HENZELL—TRUNDLE.—On the 25th. June, at Hingham Cottage, Petrie-terrace, by the Rev. B. G. Wilson, John Harrop, second son of John Harrop Henzell, Esq., Avenue House, Stockport, England, to Hannah Mary, fifth daughter of Mr. Charles Trundle, late of Harwich, Essex, England.
Family Notices (1863, July 18). The Courier (Brisbane, Qld. : 1861 - 1864), p. 4. Link to TROVE
70 Years' Retrospect Old Residents' Stories
They had just come home from one of the Queen street picture theatres this boy and girl of over 70 years ago. When that girl first made her acquaintance with Brisbane it was partly a convict settlement. She had arrived with her father, mother, and the rest of the family, in the historic ship Fortitude, which has left its name on one of the principal business centres of Brisbane, and whose immigrants have left their impress more or less, on the State at large.
It was in 1849 that the Fortitude arrived. The family to which reference is made was that of the late Mr. Charles Trundle, and the particular member of it mentioned above is Mrs. J H. Henzell, who looked healthy and happy as they chatted on the veranda of their flat at Clayfleld about the Brisbane of 70 years ago and since. Looking down a vista of 74 years the old lady was able to tell a wonderful story of the transformation of a convict settlement into a flourishing city, and her husband, with a 61 years' retrospect was able to supplement the story interestingly here and there.
Mrs. Henzell will be 81 years old next August, and Mr. Henzell already has passed that milestone. The former was a girl of six, therefore, when the old Fortitude landed her living freight on these shores. There was but a moderate sized clearing in the heart of what now is the city. The convict barracks at the top of Queen street, the old gaol in the same street, the post office, and several hotels and stores were the principal buildings. The settlement was simply a village with a few inhabitants straggling side by side with the remains of the convict settlement. Blacks wandered around freely in the bush, which was all around the township, and often were seen in the streets. Night came down on the place like a pall. No street lamps of any kind pierced the darkness. "I remember," said Mrs. Henzell, when it wasn't safe to go up Spring Hill way any further than where the Albert street Church now stands, because of the blacks. Up on the hilltop the old windmill daily ground out the prisoners' meal, and the men still were working on the roads.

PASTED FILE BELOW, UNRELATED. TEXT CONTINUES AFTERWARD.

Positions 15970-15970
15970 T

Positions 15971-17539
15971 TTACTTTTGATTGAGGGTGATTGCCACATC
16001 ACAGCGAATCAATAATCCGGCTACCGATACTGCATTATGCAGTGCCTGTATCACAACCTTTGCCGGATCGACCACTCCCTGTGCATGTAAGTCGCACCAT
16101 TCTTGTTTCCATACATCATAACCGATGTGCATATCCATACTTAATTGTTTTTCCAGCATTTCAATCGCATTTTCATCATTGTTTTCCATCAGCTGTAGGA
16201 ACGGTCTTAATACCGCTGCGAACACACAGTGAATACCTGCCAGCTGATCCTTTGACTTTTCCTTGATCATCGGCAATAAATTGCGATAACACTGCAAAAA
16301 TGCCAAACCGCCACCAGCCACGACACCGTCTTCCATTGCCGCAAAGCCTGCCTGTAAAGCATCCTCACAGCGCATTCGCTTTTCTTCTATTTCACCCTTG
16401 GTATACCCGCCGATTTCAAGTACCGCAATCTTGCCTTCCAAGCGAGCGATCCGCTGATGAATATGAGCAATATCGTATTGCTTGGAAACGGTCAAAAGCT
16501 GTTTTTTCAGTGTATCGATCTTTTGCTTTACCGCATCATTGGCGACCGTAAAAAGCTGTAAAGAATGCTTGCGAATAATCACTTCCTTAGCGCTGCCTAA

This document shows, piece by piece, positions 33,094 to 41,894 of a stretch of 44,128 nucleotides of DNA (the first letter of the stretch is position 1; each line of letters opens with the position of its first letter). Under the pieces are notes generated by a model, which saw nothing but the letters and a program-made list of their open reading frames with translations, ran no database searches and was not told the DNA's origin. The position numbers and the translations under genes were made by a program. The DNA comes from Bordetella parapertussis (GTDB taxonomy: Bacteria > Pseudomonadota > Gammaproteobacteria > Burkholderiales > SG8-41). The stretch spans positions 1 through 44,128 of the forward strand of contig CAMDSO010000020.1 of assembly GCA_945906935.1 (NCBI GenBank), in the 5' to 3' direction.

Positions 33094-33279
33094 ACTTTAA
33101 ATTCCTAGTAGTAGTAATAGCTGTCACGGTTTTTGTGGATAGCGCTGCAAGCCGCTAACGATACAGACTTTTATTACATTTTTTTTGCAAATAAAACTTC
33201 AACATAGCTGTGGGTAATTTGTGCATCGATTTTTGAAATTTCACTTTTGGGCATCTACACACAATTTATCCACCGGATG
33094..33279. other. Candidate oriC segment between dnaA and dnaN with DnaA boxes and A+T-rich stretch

OLD-TIME QUEEN STREET